Woman shares harrowing battle with bacterial infection that caused her limbs to ‘literally decay in front of me’

Rachel Grumman Bender
Beauty and Style Editor

It seemed that everything was going Jamie Schanbaum’s way — until it wasn’t. In 2008, the then 20-year-old was finally attending her “dream college,” the University of Texas, Austin. But while doing laundry at a friend’s house, she suddenly started to feel nauseous and got a headache.

Schanbaum chalked it up to coming down with the flu. But “it got so bad that I couldn’t even walk,” she tells Yahoo Lifestyle.

What Schanbaum didn’t realize was that she was in the throes of meningitis — specifically, meningococcal septicemia, which is a dangerous bloodstream infection that typically presents as flu-like symptoms (fever, nausea, vomiting, headache, stiff neck) and can be fatal within days. With bacterial meningitis, bacteria damage the blood vessels, which leads to bleeding into the skin and organs, according to the Centers for Disease Control and Prevention. “Septicemia means your blood is toxic,” Schanbaum explains

Jamie Schanbaum in the hospital in 2008, still managing to smile after multiple amputations. (Photo: Jamie Schanbaum)

“I think I really knew that it was scary and serious when I was in the hospital for the first five minutes, there’s a doctor talking to my sister and goes, ‘Where’s your mom?’” she recalls. Her sister explained that her mom couldn’t be there right now since she was five hours away. The doctor turned to Schanbaum’s sister and said, “She needs to be here.”

“We locked eyes and just saw fear,” Schanbaum says.

She ended up staying in the hospital for about seven months and says she was “watching my limbs literally decay in front of me. A lot of people didn’t think I was going to make it, let alone the doctors.”

Schanbaum had both of her legs amputated below the knee, along with fingers on both hands. “It was surreal to wake up and not see your feet there anymore, like at the end of the bed with the blankets,” she says.

When she left the hospital, she was about 80 pounds, had lost most of her hair, and was wheelchair-bound, she says. She felt “fragile.” Schanbaum got prosthetics for her legs, which involved a steep learning curve. However, she persevered and worked her way to even riding a bicycle again — an activity she had been passionate about. “When I got on the bike for the first time, it was magical,” she says. “I didn’t think I would have that back, and the little things do matter.”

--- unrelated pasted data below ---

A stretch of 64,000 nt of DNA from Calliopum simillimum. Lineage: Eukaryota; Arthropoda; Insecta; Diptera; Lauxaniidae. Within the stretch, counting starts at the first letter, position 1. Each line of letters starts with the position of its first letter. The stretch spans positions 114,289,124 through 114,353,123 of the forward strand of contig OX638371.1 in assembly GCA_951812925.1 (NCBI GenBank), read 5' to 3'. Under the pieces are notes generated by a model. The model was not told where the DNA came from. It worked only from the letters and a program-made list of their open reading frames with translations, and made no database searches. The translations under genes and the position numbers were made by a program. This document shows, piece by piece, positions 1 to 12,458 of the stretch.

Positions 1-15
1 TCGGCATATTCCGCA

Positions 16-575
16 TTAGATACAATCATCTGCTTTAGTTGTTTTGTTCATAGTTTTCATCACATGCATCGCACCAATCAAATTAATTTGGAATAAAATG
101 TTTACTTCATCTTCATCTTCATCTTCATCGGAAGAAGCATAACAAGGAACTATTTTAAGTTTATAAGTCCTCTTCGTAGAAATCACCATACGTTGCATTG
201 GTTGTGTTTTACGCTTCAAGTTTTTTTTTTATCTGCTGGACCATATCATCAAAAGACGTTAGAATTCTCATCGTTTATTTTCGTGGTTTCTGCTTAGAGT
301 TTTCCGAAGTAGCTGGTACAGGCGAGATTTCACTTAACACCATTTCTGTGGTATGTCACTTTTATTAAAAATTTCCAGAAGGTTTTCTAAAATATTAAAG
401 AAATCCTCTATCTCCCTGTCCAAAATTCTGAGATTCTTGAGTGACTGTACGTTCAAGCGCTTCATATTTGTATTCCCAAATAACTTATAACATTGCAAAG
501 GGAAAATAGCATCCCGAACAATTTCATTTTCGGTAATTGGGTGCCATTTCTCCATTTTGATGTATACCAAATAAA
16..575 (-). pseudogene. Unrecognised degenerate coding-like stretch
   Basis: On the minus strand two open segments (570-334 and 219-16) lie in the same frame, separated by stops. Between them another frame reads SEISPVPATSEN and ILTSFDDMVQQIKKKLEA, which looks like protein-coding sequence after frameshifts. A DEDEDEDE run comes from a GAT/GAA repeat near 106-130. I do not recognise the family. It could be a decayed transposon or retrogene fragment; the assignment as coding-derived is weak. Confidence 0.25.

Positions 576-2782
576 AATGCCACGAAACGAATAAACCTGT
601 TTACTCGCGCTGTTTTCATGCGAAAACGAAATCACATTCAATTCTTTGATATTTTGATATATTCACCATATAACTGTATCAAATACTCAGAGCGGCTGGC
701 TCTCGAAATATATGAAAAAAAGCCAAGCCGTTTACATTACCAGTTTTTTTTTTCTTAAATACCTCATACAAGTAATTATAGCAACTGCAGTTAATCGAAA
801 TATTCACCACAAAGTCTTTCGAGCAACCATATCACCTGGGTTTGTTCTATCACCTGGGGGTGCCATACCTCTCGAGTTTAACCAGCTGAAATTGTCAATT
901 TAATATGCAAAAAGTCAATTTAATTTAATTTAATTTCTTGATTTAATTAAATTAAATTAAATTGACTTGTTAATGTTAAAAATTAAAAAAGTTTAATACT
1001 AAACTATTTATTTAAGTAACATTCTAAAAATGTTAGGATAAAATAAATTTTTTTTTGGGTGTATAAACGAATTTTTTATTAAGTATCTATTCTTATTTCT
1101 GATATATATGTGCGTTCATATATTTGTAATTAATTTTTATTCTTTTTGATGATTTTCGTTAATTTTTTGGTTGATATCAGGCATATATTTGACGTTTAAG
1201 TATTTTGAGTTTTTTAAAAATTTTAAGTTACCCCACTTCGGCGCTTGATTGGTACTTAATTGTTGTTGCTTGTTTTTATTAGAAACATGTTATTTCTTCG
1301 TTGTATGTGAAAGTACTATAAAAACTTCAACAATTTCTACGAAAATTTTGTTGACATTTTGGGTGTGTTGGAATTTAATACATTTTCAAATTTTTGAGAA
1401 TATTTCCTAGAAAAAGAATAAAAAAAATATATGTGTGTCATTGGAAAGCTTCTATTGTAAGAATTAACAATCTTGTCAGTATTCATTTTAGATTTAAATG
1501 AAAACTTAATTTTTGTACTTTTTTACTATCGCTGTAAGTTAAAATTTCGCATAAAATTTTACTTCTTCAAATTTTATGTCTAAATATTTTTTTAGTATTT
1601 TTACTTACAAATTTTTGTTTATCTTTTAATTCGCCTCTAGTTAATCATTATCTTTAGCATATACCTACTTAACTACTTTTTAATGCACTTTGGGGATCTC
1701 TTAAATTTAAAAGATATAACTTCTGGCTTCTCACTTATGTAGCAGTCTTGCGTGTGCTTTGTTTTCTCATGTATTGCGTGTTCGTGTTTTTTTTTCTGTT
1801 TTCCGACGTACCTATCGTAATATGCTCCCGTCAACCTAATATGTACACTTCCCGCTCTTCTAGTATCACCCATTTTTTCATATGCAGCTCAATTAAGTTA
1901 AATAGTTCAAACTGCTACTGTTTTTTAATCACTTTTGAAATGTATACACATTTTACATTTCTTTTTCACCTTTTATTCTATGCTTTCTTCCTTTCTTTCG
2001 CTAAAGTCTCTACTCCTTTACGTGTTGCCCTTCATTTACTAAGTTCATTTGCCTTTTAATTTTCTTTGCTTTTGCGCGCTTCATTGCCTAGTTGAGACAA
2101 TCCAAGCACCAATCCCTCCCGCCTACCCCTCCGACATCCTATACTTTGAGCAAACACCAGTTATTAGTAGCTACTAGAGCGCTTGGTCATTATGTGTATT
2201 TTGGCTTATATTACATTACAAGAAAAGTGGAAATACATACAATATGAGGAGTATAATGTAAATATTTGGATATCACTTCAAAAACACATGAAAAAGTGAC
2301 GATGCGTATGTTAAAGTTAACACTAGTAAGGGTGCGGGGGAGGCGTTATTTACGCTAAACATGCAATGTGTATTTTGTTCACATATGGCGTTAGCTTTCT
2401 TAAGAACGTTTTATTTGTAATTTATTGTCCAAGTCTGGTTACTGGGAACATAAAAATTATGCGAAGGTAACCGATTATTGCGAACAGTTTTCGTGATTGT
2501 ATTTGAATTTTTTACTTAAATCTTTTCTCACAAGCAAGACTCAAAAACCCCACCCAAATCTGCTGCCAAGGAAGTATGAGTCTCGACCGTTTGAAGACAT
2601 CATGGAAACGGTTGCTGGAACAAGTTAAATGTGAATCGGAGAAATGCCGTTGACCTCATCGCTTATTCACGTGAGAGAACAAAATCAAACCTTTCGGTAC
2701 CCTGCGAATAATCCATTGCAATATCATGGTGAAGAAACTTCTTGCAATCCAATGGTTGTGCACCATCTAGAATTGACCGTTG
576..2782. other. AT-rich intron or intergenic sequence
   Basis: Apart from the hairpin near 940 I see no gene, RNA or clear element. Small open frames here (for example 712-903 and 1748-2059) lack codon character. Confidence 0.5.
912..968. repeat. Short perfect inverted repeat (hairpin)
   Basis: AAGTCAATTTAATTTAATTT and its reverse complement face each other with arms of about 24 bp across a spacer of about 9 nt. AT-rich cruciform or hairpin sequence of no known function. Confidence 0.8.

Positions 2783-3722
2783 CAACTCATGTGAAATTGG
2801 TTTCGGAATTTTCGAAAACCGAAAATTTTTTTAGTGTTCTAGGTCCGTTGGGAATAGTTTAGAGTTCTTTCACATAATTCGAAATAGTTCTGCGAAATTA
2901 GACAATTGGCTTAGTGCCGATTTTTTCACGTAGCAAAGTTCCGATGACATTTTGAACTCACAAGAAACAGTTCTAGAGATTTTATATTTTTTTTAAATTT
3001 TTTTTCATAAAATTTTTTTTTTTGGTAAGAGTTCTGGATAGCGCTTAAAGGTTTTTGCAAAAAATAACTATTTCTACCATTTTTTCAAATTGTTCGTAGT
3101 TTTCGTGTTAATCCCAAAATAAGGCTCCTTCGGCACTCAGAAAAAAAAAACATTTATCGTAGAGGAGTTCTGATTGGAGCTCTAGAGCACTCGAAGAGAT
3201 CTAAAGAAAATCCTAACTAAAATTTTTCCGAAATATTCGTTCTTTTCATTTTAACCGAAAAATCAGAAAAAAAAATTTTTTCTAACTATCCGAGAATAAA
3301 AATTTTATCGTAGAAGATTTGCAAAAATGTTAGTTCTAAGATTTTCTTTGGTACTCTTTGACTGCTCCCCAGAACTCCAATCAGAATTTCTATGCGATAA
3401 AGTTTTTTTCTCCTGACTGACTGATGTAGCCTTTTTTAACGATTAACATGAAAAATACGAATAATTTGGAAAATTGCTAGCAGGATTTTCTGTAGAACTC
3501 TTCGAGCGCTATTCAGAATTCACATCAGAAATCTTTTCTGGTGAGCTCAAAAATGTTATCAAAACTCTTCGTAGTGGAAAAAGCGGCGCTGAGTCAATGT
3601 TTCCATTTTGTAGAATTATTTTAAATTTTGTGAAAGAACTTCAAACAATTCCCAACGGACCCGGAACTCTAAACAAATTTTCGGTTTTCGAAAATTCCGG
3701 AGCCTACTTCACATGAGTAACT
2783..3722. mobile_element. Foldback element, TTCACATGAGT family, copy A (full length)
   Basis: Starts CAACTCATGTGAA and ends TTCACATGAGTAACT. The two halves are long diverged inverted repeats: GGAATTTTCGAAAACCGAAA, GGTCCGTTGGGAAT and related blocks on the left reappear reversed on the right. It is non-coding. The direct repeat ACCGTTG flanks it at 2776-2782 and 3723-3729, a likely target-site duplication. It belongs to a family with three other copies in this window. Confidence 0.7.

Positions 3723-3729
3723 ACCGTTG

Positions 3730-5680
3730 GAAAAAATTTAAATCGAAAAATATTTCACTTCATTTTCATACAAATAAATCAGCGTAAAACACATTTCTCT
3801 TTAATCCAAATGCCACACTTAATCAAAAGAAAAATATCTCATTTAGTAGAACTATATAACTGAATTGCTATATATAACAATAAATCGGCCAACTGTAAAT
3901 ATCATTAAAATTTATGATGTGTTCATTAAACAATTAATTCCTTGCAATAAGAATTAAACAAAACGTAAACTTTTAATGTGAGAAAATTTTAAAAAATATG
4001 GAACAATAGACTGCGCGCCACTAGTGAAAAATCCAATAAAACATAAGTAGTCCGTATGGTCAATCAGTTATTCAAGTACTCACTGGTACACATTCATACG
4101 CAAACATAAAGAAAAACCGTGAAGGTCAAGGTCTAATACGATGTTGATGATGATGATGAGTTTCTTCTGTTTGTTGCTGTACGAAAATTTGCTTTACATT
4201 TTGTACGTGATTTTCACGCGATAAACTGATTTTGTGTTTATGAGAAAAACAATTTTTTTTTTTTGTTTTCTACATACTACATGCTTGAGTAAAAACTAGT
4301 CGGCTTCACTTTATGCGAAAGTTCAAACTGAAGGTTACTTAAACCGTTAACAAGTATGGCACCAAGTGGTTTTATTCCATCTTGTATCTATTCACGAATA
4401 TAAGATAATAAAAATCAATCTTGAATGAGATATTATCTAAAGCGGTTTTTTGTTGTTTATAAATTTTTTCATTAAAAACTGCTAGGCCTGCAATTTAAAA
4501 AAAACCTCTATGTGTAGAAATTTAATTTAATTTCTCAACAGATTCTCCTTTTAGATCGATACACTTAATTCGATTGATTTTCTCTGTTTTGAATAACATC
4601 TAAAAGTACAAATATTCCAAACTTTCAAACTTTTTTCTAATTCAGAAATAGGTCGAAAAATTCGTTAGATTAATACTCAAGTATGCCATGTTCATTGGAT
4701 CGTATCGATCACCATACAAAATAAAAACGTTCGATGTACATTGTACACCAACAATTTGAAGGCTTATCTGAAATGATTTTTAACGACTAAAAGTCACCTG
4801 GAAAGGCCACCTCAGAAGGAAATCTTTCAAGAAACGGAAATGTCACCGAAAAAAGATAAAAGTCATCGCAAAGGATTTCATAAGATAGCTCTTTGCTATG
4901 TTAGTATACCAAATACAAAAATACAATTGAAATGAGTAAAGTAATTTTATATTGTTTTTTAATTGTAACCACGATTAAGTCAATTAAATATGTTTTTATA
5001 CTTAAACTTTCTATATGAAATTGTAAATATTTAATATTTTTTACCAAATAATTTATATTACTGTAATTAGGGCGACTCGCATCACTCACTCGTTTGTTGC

Schanbaum says getting back on her bike after the amputations and being fitted with prosthetics was "magical." (Photo: Jamie Schanbaum)

After just two rides, Schanbaum joined the Live Strong Challenge bike race. During the race, Schanbaum met a cycling coach with the U.S. Paralympics, who asked if she’d be interested in joining the team. “I said, ‘Of course.’” She went on to bring home a gold medal from the U.S. Paralympics.

But Schanbaum didn’t stop there. To prevent other college students from facing the same dangerous and potentially fatal disease, she helped get a meningitis vaccine law passed in Texas in 2009 — named the Jamie Schanbaum Act — which requires “all college students in the state of Texas to be vaccinated in public and private facilities, so that was dorms and Greek houses,” she says.

Schanbaum won a gold medal in cycling at the U.S. Paralympics. (Photo: Jamie Schanbaum)

However, when a male University of Texas student, who lived off campus, died of meningitis, Schanbaum and lawmakers realized the law hadn’t been broad enough to protect him. “We amended the law to include all students in the state of Texas to be vaccinated when they’re entering college,” she says. Since the vaccine requirement went into effect in Texas, Schanbaum says, “There hasn’t been an outbreak since.”

She also founded the non-profit organization, The Jamie Group, which focuses on educating people about meningococcal meningitis — a disease she knew nothing about before enduring this “nightmare” herself. Schanbaum wants others to know that “meningitis is a fast-acting, killing disease. I don’t want anyone to wake up in the hospital wondering if they’re going to survive.”

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